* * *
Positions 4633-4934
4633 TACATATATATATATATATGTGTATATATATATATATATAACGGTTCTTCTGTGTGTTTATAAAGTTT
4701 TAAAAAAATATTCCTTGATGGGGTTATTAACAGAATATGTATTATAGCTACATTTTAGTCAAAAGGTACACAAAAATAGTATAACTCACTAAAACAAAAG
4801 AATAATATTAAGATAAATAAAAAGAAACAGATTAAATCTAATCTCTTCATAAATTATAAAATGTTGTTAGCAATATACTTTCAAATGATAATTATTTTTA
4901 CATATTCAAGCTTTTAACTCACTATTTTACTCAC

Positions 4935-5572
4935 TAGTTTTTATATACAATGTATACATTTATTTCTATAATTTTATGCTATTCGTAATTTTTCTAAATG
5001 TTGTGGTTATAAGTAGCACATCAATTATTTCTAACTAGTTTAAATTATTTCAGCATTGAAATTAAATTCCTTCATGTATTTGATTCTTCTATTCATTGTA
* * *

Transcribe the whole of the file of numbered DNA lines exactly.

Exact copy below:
Positions 4633-4934
4633 TACATATATATATATATATGTGTATATATATATATATATAACGGTTCTTCTGTGTGTTTATAAAGTTT
4701 TAAAAAAATATTCCTTGATGGGGTTATTAACAGAATATGTATTATAGCTACATTTTAGTCAAAAGGTACACAAAAATAGTATAACTCACTAAAACAAAAG
4801 AATAATATTAAGATAAATAAAAAGAAACAGATTAAATCTAATCTCTTCATAAATTATAAAATGTTGTTAGCAATATACTTTCAAATGATAATTATTTTTA
4901 CATATTCAAGCTTTTAACTCACTATTTTACTCAC

Positions 4935-5572
4935 TAGTTTTTATATACAATGTATACATTTATTTCTATAATTTTATGCTATTCGTAATTTTTCTAAATG
5001 TTGTGGTTATAAGTAGCACATCAATTATTTCTAACTAGTTTAAATTATTTCAGCATTGAAATTAAATTCCTTCATGTATTTGATTCTTCTATTCATTGTA